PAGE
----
Business


News cataloging pays off

WEDNESDAY, NOV. 14, 2007

When defense attorneys in Fred Russell’s vehicular homicide trial pushed for a change of venue, they called on Cutaway Media.

The Spokane firm digitally records local TV newscasts and closed-captioning information and uploads the subtitles to a national, searchable online database that offers audience estimates for clips. Company Vice President Duane Regehr, a former KREM cameraman, testified in Whitman County court that programs mentioned Russell 1,241 times over a five-year period.

“It was a huge report that was supplied to them, and I had to go down to Colfax and sit in front of the cameras that I used to stand behind, which was horribly uncomfortable,” said Regehr, who operates Cutaway with his wife and company CEO, Lisa.

A judge initially declined to move the trial, but later acknowledged media coverage would make it problematic to find a neutral jury. It’s not clear how much Cutaway’s information swayed the decision, if at all.

Lawyers, public relations firms, local corporations and even parents of young athletes purchase clips or information from Cutaway, which the Regehrs operate from a South Hill home office. While new technology has enabled Cutaway to expand its offerings, it faces competition from larger players and streaming online news.

Lisa Regehr bought the business, then about five years old, in 1997 for $5,000. At first, she would rise early each day to hand-log programming from one of the three local news stations, while the others would send rundowns of their content.

Floor-to-ceiling shelves filled with hundreds of VHS tapes of newscasts still line one office wall. But the Regehrs are phasing out more than a dozen VHS recorders in favor of automated digital video recorder (DVR) equipment. It captures 14 hours of Spokane news each weekday, Lisa Regehr said.

Cutaway’s video archive spans more than a year, and it’s “just going to grow,” Lisa Regehr said.Last year the company affiliated with News Data Service Inc., a national corporation owned by businesses like Cutaway that contribute to the database. By searching it, the Regehrs can find Nielsen Media Research audience estimates and approximate public relations and advertising equivalency values for clips.

“It’s an amazing service,” said Tobby Hatley, senior account executive for Desautel Hege Communications. The Spokane public relations firm will e-mail clips to clients interested in seeing what aired about them, he said.

Duane Regehr edits clips, and in the case of some sports videos, he adds slow-motion or other special effects. Cutaway sometimes provides free video to news stations, which keep smaller archives, he said. For a subscription, Cutaway will update businesses regularly about their broadcast mentions.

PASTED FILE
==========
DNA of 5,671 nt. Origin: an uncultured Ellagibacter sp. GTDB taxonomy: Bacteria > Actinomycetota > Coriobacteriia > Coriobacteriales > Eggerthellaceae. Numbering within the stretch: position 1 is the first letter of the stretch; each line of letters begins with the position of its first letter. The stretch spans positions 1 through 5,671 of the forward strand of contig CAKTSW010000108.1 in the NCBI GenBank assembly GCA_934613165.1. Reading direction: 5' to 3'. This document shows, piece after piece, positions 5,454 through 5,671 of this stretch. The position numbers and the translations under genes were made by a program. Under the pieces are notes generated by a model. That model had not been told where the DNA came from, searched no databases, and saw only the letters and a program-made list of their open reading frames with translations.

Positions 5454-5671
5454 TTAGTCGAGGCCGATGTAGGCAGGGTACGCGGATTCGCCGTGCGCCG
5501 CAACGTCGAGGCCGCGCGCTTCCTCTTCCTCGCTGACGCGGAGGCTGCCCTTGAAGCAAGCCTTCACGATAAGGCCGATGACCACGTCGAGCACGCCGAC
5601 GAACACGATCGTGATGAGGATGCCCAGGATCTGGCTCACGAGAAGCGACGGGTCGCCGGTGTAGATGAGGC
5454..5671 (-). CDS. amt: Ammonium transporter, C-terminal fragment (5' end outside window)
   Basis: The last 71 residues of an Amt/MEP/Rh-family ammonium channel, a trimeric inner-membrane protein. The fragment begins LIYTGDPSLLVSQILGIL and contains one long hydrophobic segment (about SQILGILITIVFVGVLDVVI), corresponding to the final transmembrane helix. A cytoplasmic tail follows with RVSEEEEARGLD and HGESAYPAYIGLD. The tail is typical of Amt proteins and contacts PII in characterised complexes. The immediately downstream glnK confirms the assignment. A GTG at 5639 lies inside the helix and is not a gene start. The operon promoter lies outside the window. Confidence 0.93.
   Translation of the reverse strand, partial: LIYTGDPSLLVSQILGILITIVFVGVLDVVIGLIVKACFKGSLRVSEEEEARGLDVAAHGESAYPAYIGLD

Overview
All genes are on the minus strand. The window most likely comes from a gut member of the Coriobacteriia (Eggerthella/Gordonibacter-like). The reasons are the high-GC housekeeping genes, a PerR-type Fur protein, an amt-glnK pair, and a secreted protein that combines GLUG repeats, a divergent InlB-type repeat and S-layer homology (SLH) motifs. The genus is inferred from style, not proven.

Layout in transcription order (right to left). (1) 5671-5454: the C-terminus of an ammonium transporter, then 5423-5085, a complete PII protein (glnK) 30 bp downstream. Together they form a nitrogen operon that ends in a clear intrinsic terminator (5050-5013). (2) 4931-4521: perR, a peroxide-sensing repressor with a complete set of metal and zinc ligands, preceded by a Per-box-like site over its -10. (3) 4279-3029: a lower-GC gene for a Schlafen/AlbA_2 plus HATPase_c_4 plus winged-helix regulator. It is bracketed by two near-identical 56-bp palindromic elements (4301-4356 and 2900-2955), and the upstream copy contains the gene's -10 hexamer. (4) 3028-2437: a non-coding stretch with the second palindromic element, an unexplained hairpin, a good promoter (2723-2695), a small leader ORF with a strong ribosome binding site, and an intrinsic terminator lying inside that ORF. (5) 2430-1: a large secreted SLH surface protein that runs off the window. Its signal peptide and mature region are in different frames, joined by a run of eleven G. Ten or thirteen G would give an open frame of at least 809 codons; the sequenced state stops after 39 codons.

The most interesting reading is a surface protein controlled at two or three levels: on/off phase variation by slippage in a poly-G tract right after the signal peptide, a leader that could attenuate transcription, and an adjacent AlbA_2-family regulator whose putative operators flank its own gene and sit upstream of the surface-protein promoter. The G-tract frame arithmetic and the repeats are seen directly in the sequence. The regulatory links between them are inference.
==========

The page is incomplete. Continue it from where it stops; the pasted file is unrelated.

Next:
Avista Corp., which recently switched from a national competitor, receives weekly reports from Cutaway about coverage in its service territory, said spokeswoman Debbie Simock.

“It’s just sharing with employees what kind of coverage we’re getting in the community in the media,” Simock said, adding it helps translate pubic relations work into “hard numbers.”

Other customers include Greater Spokane Inc., Coldwater Creek and local hospitals, Lisa Regehr said.

Clips cost $30 on VHS or DVD, or $45 to download them online. Both Chicago-based Cision U.S. Inc. and New York City-based Video Monitoring Services of America Inc. provide similar services, but Cutaway competes on price and by providing fast, local service, the Regehrs said.

VHS clips from Cision, for example, start at $73.50, and previewing a clip costs $25, said spokeswoman Mary Durkin.

Within six months, Cutaway should offer online, low-resolution clip previews for an additional fee, Lisa Regehr said.

Cutaway also has a roughly $6,000 DVR machine near the Tri-Cities to pick up news there and in Yakima, she said. The Regehrs overall have invested more than $100,000.

Working from home helps them juggle three kids, but they find it hard to break away from the business, they said.

“It’s just all day,” Lisa Regehr said. “I’d say we easily work 60 to 80 hours a week.”

Duane Regehr also shoots and digitally edits freelance videos. The U.S. Marshals Service recently employed him through Desautel Hege to film a bloody training exercise at the U.S. Courthouse.

Clip sales are “really slowing down” as more people watch news segments online, Duane Regehr said. He foresees adding sales staff, however, because the company is going in several directions.

“Every month is different, because our life is dependent on what’s put on the news,” Lisa Regehr said.



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